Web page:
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Altered sensitivity to ethanol following prenatal exposure to barbiturate

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Abstract

Female mice (genetically heterogeneous stock) were fed milled mouse food containing 3 g/kg phenobarbital (PhB) and water as their only nutritional source from gestation days 9–18. Control dams received milled food and water. Blood PhB levels of treated females and fetuses were 40–200 μg/ml. At the age of 50 days, male offspring were injected with 3.5 g/kg ethanol. Sleep time was monitored and in randomly selected individuals, brain ethanol levels were determined upon awakening. To assess the rate of metabolism in the treated and control offspring, blood ethanol levels were determined in other randomly selected individuals at 60 and 120 min post-injection. Offspring who received PhB prenatally were resistant to the hypnotic effects of ethanol as evidenced by their 33% shorter sleep time compared to controls (P<0.001). The brain ethanol levels upon awakening were higher than control in the offspring born to the barbiturate-treated mothers (P<0.001), indicating that the resistance to ethanol was due to factors residing within the central nervous system.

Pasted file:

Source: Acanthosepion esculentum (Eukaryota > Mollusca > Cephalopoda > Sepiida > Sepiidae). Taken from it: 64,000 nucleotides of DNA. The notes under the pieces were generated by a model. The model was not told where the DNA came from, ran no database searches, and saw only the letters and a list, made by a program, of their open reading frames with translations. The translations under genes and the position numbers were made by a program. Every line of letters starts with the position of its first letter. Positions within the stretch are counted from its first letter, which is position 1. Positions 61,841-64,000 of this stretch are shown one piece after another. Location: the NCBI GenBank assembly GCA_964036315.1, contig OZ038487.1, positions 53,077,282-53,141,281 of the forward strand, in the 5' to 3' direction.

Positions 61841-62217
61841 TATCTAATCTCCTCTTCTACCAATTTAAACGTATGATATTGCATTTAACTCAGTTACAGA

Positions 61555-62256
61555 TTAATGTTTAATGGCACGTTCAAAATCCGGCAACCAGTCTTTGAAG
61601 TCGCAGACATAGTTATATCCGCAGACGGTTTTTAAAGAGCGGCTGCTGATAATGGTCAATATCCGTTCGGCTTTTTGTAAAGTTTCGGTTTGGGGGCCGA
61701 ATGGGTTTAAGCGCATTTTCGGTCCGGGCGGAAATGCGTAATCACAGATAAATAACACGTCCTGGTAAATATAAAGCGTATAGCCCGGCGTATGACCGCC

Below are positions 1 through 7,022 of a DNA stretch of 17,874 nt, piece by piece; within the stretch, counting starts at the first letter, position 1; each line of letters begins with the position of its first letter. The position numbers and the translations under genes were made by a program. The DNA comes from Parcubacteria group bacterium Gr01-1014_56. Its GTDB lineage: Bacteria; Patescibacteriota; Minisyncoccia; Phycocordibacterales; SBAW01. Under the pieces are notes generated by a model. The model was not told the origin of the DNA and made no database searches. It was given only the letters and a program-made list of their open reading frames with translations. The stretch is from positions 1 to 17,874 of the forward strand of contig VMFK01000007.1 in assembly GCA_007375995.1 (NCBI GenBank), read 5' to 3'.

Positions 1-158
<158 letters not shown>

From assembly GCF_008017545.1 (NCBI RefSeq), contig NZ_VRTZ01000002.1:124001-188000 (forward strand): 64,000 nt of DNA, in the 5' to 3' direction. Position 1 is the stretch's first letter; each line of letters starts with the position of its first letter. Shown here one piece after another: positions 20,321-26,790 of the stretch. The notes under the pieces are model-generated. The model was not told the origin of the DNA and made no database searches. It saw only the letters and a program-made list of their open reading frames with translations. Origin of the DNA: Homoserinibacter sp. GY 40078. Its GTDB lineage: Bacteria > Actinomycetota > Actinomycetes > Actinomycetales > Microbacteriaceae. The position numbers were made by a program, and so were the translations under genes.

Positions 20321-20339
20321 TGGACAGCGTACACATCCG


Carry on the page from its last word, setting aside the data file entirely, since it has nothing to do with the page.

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Correspondence to Joseph Yanai.

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Yanai, J., Tabakoff, B. Altered sensitivity to ethanol following prenatal exposure to barbiturate. Psychopharmacology 68, 301–303 (1980). https://doi.org/10.1007/BF00428120

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Key words

  • Barbiturate
  • Blood ethanol level
  • Brain ethanol level
  • Ethanol sensitivity
  • Ethanol
  • Ethanol metabolism
  • Mice
  • Prenatal exposure
  • Sleep time